The underlying principle here is that if a system is too unfair and unbalanced, giving power to one at the expense of everyone else, the courts will intervene. There is wide latitude allowed in methods of election and districting. Even the DeLay design for Texas, adding seven Republican seats and breaking up Democratic districts, passed judicial muster. But Judge Anthony Kennedy did warn, on that occasion, that it was possible for some district lines to be so odious and unfair that they would not meet the test of constitutionality. Where the line will be drawn depends on who draws it.

The State Legislature now has the opportunity to reform the system to comply with Constitutional requirements of access and fairness. Our prediction is that they will be unable to do so, they can't even agree on buying voting machines. The matter will inevitably return to the courts. There is a particular problem here with judges seeking re-election. If we want them out of politics, we cannot require them to raise substantial sums for advertising in order to remain on the bench.

If there is an appeal to the Supreme Court, we hope that the two new Justices, John G. Roberts and Samuel A. Alito, will have genuinely open minds when they consider these matters. This is not an economic issue, nor an abortion or gay rights case. The issue here is what level of unfairness must be reached to raise a Constitutional issue. We believe that deprivation of the right to vote is eminently unfair. The public has a fundamental right to elect judges, or to delegate that right to an elected official whom they have elected.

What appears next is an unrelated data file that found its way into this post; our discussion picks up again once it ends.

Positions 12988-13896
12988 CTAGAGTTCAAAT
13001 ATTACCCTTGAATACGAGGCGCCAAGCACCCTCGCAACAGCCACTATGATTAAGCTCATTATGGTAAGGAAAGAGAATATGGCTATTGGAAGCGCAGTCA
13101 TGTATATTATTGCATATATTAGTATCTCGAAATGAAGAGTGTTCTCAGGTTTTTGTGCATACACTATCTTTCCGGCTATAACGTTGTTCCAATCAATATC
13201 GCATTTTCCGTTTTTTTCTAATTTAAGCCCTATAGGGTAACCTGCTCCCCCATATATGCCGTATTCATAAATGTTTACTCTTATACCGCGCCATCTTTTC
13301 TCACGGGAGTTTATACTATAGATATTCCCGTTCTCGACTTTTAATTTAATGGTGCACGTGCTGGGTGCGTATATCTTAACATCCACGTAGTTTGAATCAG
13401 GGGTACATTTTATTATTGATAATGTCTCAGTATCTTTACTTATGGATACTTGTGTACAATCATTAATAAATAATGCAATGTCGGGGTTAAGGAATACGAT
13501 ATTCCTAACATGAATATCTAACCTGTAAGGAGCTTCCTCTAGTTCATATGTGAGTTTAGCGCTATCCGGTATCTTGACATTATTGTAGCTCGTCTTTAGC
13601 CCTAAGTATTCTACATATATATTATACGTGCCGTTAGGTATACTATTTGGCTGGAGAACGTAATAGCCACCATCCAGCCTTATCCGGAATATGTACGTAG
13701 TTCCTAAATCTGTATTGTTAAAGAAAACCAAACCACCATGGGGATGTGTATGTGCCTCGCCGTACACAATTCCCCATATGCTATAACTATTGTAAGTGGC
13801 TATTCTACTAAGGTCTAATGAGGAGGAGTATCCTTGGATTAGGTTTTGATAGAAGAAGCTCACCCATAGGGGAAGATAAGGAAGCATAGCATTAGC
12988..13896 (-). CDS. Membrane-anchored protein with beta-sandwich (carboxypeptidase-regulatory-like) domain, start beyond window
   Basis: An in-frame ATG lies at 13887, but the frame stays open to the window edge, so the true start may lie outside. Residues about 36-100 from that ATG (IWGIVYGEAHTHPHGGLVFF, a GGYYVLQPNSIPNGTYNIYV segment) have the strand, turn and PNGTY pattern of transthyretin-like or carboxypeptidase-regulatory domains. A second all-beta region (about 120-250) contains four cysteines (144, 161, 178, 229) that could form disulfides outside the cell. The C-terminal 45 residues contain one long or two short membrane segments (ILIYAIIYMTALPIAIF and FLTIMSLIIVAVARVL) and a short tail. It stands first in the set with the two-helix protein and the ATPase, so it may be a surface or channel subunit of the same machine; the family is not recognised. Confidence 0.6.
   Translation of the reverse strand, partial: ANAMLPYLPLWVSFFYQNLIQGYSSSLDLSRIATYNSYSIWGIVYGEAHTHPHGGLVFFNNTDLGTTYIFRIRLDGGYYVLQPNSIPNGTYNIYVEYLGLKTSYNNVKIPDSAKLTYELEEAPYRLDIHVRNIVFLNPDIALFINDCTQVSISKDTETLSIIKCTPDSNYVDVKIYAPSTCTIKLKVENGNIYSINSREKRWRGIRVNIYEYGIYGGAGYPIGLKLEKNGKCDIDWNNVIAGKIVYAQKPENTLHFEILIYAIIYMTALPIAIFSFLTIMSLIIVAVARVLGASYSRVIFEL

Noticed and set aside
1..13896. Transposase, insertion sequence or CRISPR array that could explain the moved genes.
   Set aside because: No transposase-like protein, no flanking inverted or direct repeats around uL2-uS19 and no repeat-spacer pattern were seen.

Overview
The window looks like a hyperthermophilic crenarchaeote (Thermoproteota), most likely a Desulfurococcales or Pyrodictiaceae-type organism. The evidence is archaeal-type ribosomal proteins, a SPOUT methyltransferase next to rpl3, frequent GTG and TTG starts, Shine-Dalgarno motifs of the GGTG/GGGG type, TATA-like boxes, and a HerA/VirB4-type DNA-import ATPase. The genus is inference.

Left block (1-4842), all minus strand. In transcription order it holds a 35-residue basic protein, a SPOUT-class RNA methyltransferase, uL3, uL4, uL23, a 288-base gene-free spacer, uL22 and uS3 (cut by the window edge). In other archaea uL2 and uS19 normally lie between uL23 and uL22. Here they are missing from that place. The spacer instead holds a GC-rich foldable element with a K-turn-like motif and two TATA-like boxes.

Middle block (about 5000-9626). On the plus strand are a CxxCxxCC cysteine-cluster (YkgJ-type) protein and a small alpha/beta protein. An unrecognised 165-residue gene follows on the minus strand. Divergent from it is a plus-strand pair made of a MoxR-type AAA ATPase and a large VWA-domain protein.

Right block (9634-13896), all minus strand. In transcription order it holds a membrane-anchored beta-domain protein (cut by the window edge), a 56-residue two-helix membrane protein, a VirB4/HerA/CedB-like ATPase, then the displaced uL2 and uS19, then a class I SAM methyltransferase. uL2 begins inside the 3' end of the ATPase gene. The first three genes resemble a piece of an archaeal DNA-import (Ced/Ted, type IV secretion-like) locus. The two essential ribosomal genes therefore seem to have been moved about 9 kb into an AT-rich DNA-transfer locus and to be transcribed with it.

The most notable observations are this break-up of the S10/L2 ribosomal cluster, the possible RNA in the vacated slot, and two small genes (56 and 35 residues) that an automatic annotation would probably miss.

Beset by murdered children and transit strikes, it is comforting to reflect that something has happened which, if followed up, will lead to a more honest judiciary, which is required if justice is to be done for all people, rich or poor, wired to the political machines, or independent of them.

One cannot write about this case without thanking the Brennan Center for Justice, which brought the lawsuit. While we do not necessarily agree with every case they bring (even fighters for justice may have issues of judgment), this case was in the best tradition of the quest for honesty, decency and fairness. We know Justice Brennan would be proud.

Henry Stern
Chairman,
Liberal Party of New York

The Undemocratic Vote-For-Our-Candidate-or-Else Machine in New York Just Keeps Rolling Along

For more information about the Judicial Convention, efforts to change it and a record of judicial corruption over the past 5 years, go to Jeff Feldman is Back Helping Pick Brooklyn Supreme Court Judges

Saturday, September 13, 2014

Brooklyn Dem Convention




Brooklyn Slight Favorite for Dem ConventionB

Even Pennsylvania politician former Philadelphia Mayor Ed Rendell think New York has the edge.
* Brooklyn—a long with backing of deep-pocketed New Yorkers—should be a “slight favorite” to land the 2016 Democratic National Convention, former party chief Ed Rendell said, the Post writes:

Big Push for Brooklyn Dem Convention